0

Appellate Division Reinforces “Extraordinary Circumstances” Requirement for a Late Notice of Tort Claim

When plaintiffs fail to file a Tort Claims Notice with a public entity within ninety days of their personal injury the plaintiffs believe was caused by the public entity, they must file a motion with a court seeking the court’s permission to file a late Tort Claim Notice. However, if he or she hopes to succeed, a plaintiff must meet the very strict standard of showing “extraordinary circumstances” under the Tort Claims Act as to why they were not able to timely file the Tort Claims Notice. Our firm handled a recent case before the New Jersey Appellate Division (Hallett v. Hamill, 2018 N.J. Super. Unpub. LEXIS 587 (App. Div. March 15, 2018)), in which the Appellate Division reaffirmed the extraordinary in the “extraordinary circumstances” requirement for the timely filling for a Tort Claims Notice.

In Hallett, an elderly Ruth Hallett fell on ice in front a house owned by Letita Hamill on February 16, 2016. She sustained a fractured femur and was hospitalized until she passed away on July 23, 2016, allegedly from injuries related to her accident. Ms. Hallett did not seek any legal advice or file a Tort Claims Notice within the required ninety day. On August 8, 2016, after Ms. Hallett’s death, her daughter retained an attorney to handle Ms. Hallett’s personal injury claim. The attorney filed a Complaint against the Township of Ewing, alleging the Township was in some way responsible for Ms. Hallett’s fall. The Township responded by moving the court to dismiss the Complaint for failure to file a Tort Claims Notice. The plaintiff responded by cross-moving for leave to file a late Tort Claims Notice.

In a certification accompanying the motion, the plaintiff’s attorneys gave a brief outline of the facts of her fall and that she died in the hospital thereafter; the attorneys did not state how long the plaintiff was in the hospital, whether her ability to concentrate was affected by any medication or whether she suffered any head injuries or had any mental impairment beyond a fractured leg. At oral argumenta the trial court level, Ms. Hallett’s attorneys argued, without any objective proof of Ms. Hallett’s hospital stay or condition, that her incapacity in the hospital, with no more than a fractured leg, was justification for her inability to file a Tort Claims Notice on time.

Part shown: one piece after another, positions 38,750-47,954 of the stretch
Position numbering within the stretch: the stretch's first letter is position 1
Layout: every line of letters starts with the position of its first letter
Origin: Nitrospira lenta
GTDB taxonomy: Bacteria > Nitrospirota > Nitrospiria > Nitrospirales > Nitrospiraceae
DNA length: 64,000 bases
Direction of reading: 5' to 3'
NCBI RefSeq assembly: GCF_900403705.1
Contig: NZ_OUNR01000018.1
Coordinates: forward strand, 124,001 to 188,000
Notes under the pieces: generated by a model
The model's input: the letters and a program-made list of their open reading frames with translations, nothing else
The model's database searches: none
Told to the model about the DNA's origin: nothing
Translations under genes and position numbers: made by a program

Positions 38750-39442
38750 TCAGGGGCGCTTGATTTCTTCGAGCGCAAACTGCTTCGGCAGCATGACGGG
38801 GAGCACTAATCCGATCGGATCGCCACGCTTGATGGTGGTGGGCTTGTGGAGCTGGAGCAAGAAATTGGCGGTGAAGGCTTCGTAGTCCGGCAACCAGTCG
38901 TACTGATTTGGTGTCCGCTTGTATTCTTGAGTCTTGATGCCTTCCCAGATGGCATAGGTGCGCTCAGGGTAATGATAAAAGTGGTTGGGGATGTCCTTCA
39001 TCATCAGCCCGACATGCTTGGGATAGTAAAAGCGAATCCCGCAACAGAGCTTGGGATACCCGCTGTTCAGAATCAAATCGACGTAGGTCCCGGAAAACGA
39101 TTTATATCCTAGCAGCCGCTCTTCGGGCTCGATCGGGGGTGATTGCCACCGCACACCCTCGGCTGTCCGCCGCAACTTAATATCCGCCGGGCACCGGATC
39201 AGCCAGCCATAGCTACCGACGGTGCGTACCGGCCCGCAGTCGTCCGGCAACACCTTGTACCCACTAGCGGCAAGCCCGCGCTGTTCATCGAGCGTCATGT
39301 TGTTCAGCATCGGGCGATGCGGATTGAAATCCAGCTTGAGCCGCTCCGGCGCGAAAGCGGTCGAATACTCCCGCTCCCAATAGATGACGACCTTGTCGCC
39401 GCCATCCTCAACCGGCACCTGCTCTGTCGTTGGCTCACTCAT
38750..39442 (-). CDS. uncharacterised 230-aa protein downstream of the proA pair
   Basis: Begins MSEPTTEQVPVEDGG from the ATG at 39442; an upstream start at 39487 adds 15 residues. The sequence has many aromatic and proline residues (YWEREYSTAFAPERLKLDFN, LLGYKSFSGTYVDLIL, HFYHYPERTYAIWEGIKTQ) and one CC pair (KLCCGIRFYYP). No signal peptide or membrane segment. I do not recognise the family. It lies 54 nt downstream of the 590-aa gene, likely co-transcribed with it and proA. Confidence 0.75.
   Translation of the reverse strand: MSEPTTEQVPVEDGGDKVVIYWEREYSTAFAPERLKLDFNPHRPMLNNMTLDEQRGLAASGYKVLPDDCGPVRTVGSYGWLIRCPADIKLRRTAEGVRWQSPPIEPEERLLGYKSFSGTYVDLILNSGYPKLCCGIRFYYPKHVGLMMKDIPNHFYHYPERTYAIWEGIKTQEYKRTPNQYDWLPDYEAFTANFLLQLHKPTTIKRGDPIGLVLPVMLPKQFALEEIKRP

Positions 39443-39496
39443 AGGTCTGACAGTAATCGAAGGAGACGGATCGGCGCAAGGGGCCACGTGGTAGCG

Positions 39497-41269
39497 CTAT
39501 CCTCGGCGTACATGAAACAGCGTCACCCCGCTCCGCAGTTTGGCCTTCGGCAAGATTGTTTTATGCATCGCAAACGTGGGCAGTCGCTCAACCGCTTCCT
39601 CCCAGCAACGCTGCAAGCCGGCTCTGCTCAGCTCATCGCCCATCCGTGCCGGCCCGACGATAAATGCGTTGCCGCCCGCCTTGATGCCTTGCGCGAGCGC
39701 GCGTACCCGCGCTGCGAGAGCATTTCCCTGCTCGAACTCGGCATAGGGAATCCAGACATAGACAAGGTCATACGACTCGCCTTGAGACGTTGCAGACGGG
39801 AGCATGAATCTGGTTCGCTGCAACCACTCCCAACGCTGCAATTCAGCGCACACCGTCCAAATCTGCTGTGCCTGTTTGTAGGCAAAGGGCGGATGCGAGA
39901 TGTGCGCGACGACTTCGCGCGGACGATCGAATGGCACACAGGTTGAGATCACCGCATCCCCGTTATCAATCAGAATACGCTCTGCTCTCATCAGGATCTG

As counsel for Ewing, we argued that the plaintiff’s oral evidence of her incapacity, without more, was insufficient to satisfy the exacting standards of the “extraordinary circumstances” requirement of the Tort Claims Act. Nevertheless, the trial court granted the plaintiff’s motion to file a late Tort Claims Notice based upon the position that such motions are viewed with “great liberality” so that such cases may be heard on their merits and that such a determination was well within its discretion.

The Township appealed, arguing that the “great liberality” standard used by the trial court did not meet the strict “extraordinary circumstances” requirement of the Tort Claims Act and that the trial court abused its discretion in using a lower and inappropriate standard.

The Appellate Division agreed with Ewing and reversed. The Appellate Division emphasized the “extraordinary circumstances” standard that came with a 1994 amendment to the Tort Claims Act, noting the pre-1994 amendment language permitted a much more lax “sufficient reasons” standard. The change from the pre-1994 standard to the more rigorous standard was an express refutation of the more liberal reading of the Act. The more strict reading of the amended Act required that all medical conditions meet the “extraordinary circumstances” standard only if they are severe or debilitating and affect the plaintiff’s very ability to attend to the duties of filing a claim. The Court emphasized two past cases where serious head trauma or a medical induced coma were sufficient medical reasons that satisfied the heightened standard. It then noted that the plaintiff’s failure to provide objective medical evidence showing the nature or extent of her injuries or disability, other than a fractured femur, failed to meet the standard. Notably, the appellate court pointed out that, “plaintiff did not claim to have suffered any head injuries or cognitive impairment.”

The Appellate Division further noted that the trial court’s ability to exercise discretion was limited to cases in which the plaintiff was able to show extraordinary circumstances for the delay, as a judicial finding of extraordinary circumstances must be expressly made. Indeed, an abuse of discretion will be found if the trial court proceeded on a misconception of the law, as it did here in applying a less onerous standard than “extraordinary circumstances.”

An analysis of “extraordinary circumstances” is often very factually oriented, with reasonable minds able to come to different conclusions as to which circumstances are sufficiently extraordinary. The Appellate Division’s opinion here emphasizing the plaintiff’s inability to show any head injuries, cognitive impairment or mental trauma as failing to meet the extraordinary circumstances standard specifically in reference to whether it affected her ability to file a claim may signal a key factor that courts should be looking to regarding what medical conditions are sufficient for “extraordinary circumstances.”

Leave a Reply